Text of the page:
This post is in continuation to my experiences with the security industry. To view previous post in the series here.
It was my fifth semester. My HOD and mentor Prof. B.V. Buddhadev referred me to a company named Pam Technologies Pvt. Ltd. At PAM Tech I was taking care of the security of their location tracking web portal. Meanwhile, there was a project related to VoIP which was bottlednecked because the team working on the project had just quit. Seeing my curiosity, my mentor BVB sir put me into the VoIP project. It was an interesting experience. Since I had hands-on experience of Linux systems for a few years it took very less time for me to grasp the open source telephony platform, Asterisk. I built an entire telephony system from the scratch with an interactive voice response just like customer center. It was integrated to ASP.NET Web Service via Mono.NET i.e. .NET for the Linux platform.
My college LDCE has a techfest called Teqnix. As a part of Teqnix they had already announced a Security and Ethical Hacking workshop. But they were still looking for speakers. Finally they asked me.
Now since I was working on Asterisk I was away from this security stuff and I also wanted someone more experienced to come over. So I passed it to Sunny Vaghela.
I was there at the day of the event. Sunny was all “suited up”. Surprisingly his assistant was even more suited up, with a noticable “bluetooth headset” on his ear. Remember this was 2009 and those devices still looked geeky. Sunny greeted all the faculties who were “lined up” and shook his right hand with them while placing a visiting card in the left ones. I was just seeing things – had never seen such stuff before.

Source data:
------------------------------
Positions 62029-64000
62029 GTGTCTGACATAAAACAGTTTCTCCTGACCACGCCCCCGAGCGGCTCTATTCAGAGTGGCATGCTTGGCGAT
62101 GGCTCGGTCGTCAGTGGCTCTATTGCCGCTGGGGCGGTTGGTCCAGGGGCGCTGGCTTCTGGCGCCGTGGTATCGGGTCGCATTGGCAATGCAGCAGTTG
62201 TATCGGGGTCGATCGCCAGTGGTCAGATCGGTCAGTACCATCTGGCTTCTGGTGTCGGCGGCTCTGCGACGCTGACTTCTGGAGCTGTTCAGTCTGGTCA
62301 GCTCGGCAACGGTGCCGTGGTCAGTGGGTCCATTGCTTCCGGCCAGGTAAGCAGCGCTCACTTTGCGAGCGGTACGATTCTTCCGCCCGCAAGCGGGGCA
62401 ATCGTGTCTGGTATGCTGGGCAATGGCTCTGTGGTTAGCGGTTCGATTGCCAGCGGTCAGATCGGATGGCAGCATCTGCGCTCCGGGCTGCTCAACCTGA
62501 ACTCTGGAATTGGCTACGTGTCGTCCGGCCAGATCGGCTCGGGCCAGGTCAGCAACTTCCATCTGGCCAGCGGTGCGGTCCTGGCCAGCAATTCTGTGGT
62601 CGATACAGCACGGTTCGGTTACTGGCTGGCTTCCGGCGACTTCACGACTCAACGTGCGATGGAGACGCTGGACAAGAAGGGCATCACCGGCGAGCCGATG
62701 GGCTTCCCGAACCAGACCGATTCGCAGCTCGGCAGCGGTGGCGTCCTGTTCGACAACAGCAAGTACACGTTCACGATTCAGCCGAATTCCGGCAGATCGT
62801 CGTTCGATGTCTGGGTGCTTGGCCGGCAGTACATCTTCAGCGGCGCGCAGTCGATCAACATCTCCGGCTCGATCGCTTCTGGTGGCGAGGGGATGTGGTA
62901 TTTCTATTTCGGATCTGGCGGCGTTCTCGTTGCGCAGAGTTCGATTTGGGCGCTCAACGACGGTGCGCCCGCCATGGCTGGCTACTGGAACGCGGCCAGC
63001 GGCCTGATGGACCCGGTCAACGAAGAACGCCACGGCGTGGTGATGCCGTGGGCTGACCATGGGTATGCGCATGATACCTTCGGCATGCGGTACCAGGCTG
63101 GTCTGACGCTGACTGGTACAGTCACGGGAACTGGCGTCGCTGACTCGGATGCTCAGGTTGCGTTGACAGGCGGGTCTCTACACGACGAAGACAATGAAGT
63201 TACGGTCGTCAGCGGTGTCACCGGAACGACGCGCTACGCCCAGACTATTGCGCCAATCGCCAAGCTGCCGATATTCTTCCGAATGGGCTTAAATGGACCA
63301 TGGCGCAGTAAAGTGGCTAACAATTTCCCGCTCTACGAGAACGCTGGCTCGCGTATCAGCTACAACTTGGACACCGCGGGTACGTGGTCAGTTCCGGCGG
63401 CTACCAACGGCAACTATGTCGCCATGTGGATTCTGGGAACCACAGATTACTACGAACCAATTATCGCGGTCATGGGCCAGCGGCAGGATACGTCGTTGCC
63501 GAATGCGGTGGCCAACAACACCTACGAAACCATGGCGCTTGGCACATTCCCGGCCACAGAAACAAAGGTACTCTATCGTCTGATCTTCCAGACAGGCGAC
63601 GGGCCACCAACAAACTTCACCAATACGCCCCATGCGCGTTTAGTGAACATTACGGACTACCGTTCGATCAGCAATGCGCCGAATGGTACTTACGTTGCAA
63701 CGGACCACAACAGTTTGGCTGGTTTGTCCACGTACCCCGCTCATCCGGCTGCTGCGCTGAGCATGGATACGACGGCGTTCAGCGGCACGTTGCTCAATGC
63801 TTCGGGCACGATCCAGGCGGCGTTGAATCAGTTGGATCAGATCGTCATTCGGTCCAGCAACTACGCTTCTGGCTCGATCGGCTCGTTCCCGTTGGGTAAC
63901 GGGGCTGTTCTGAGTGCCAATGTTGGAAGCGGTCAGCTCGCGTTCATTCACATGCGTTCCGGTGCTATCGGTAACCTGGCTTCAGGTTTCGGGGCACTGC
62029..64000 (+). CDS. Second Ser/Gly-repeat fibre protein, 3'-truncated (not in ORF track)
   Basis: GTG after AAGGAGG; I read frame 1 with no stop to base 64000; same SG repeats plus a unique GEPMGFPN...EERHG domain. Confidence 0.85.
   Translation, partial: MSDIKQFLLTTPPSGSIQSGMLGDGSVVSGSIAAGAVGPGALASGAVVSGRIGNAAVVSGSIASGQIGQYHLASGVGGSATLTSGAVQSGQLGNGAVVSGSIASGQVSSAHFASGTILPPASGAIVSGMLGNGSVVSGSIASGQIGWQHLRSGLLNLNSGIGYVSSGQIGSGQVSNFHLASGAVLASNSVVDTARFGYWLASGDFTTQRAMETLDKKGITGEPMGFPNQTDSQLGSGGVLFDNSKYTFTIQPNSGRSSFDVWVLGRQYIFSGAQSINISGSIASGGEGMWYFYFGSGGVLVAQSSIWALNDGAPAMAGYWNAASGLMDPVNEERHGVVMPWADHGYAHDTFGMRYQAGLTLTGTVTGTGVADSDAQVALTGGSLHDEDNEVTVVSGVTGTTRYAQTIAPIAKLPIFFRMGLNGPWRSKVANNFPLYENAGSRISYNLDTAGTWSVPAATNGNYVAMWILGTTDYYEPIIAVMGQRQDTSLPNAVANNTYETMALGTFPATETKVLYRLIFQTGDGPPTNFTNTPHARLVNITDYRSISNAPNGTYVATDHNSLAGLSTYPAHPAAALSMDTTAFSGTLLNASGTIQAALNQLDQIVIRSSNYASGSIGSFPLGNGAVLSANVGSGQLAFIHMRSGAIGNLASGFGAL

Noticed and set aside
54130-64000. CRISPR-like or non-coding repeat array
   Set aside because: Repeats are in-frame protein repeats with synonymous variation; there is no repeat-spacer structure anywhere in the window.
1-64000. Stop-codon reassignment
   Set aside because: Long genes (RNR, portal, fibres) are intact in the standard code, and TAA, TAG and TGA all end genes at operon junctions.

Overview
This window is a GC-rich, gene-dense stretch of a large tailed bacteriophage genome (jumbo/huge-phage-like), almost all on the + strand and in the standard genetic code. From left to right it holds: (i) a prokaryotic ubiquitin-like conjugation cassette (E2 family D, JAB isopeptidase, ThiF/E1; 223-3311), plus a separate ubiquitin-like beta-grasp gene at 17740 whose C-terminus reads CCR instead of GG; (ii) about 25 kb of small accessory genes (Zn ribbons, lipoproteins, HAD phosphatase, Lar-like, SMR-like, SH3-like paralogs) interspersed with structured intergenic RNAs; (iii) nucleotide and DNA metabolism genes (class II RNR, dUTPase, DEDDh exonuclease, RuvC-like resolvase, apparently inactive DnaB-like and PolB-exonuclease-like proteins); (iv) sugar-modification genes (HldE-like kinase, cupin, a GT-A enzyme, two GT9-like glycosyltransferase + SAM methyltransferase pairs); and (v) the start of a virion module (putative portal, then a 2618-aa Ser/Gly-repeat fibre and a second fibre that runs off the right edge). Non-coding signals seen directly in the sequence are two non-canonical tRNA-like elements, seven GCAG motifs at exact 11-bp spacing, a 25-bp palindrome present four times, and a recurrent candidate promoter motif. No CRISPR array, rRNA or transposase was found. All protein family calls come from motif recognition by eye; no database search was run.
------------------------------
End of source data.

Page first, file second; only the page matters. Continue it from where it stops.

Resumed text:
Sunny opened his laptop and connected it with that Reliance Datacard.
We opened some windows. Still no luck.
“I can’t show demo without the internet”, he says.
“It’s okay, show the presentation”, I consoled. He asked me to copy the presentation file on a pendrive. For the record the PPT is still with me. I copied it to the laptop connected to the projector and moved away from the scene.
The presentation was on Mobile Spoofing – his classic signature, it was on SMS forging and Call forging. It was boring for me, I felt like a highschool student in kindergarten. Anyway I had taken leave from office for an hour so I returned back.
Back at home I opened the presentation. It grabbed my interest because it had some info about spoofing calls via Asterisk, which I was working upon. Now I had already tried caller ID spoofing by that time. Technically it was possible, Operationally it wasn’t. The Department of Telecom had made it mandatory to use original source phone number over PSTN and GSM lines.
And here this guy was showing call spoofing. This was the code that was interesting:
Download Asterisk@ home or Asterisk server from website.
Configure it.Add the followinf into Config file.
exten => 33,1,Answer
exten => 33,2,AGI(cidspoof.agi)Change CID information in the extension.conf file.Start Asterisk Again.Dial extention with the spoofed number.
I was like ROFL. The entire text had been copied from this document created way back in 2005.